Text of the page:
Probably one of the most underrated comedies of recent years, Stag, a fascinatingly ambitious comedy/horror/mystery deserved more recognition than it first received when it premiered back in 2016. Now that it’s that spookiest time of the year, I thought that it would be a good time to take another look at it…
Stag, is, as the name suggests, a three-part thriller, about a group of eight friends on a stag weekend in a remote part of the Scottish highlands. Jim Howick (Horrible Histories, Ghosts, Peep Show) stars as Ian, who is a complete outsider to the rest of the stag party. He’s only tagged along because his sister asked him to ‘look after’ her fiancé, ‘Johnners’.
Unassuming Ian hates these ‘posh boys’ who subject him to ridicule, due to what they consider to be his quite lacklustre teaching job, along with his general lack of machismo. Jim Howick really shines as Ian, being a comedic actor that usually plays supporting roles, it’s really refreshing to see him take the lead.
Ian’s soon to be brother-in-law, Johnners (Stephen Campbell Moore) and his rich friends, quickly offend the gamekeeper, who was taking them on this hunting trip weekend, forcing the group to set up camp by themselves. Shortly after this, one of the gang is murdered. As time goes on, the group start to get picked off one by one. Ian slowly works out that there seems to be a secret connecting them all, but can he find out the truth before they are all killed?
It’s very much the ‘And Then There Were None’ of the comedy world. You’d be forgiven for thinking that this would be more comedic than suspenseful, but surprisingly enough, it’s often the other way round. There are moments in Stag that garner much more drama and genuine thrills than some ‘naff’ low budget horror thrillers, that always seem to be two a penny at this time of the year.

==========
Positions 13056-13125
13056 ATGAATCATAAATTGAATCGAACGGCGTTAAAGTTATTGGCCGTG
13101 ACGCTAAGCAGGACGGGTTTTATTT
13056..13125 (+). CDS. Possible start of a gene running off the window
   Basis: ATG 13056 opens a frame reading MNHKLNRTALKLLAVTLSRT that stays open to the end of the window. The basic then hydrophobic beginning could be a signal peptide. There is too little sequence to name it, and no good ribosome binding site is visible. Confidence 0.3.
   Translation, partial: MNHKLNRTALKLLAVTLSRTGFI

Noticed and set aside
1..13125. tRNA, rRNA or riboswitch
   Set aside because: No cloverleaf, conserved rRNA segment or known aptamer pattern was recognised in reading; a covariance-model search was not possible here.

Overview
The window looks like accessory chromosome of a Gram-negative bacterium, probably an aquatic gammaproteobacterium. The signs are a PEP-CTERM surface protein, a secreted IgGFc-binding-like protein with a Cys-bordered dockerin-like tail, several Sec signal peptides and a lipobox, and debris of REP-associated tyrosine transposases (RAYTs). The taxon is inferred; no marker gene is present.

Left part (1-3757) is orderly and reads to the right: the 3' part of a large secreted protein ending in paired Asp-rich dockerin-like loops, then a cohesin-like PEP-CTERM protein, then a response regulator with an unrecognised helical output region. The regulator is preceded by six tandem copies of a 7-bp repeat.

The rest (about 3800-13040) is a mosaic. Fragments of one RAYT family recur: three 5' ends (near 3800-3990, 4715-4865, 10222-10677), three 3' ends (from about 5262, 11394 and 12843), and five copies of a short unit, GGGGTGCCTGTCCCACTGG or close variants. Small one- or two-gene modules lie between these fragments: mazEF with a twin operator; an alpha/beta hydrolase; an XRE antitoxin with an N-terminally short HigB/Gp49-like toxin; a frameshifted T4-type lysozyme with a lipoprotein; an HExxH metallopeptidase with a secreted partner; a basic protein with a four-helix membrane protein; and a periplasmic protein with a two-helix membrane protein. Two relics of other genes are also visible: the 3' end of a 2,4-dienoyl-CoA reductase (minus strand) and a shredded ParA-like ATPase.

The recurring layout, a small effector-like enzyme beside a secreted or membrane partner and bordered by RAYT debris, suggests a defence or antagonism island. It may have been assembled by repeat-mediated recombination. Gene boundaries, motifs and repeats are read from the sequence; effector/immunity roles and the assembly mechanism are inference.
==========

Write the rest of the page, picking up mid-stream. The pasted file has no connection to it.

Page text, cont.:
Other cast members include Reece Shearsmith (The League of Gentleman, Inside No9), Tim Key (Alan Partridge’s ‘Sidekick Simon’) and James Cosmo as the gamekeeper. My favourite of the group is Cosmo, played by Rufus Jones (not James Cosmo, I know, it’s confusing). He’s a superb character, you might end up rooting for him just as much as Ian.
It’s a series that’s full of people you’ll recognise when you see them, such as cameos from Sharon Rooney (Zapped) and Tom Davis (Murder in Successville). The show was written by Jim Field Smith (who previously directed The Wrong Mans) and co-writer George Kay (who previously wrote My Mad Fat Diary). It strikes a similar tone to The Wrong Mans, but never quite got the same recognition, which is a shame because, in a lot of ways, I think Stag is even better.
There was discussion at the time about the pay-off. It’s always hard for a thriller to satisfy its audience, when you find out what’s really going on, there’s always a feeling of disappointment. I won’t spoil it here, but I did really enjoy the ending.
I felt that there was a bleaker way to end the show that might have been better, but after all, it was a comedy/horror and they often end on a lighter note. For example, Shaun of The Dead, arguably the most famous and successful horror/comedy ended on a slightly daft comedic beat. It’s really a testament to the excellent acting from the cast that the drama element in Stag really won over.
So there you have it. Looking for something a bit different to watch this Halloween? I really can’t recommend Stag enough. Available on DVD and Netflix:
Written by Rhianna Evans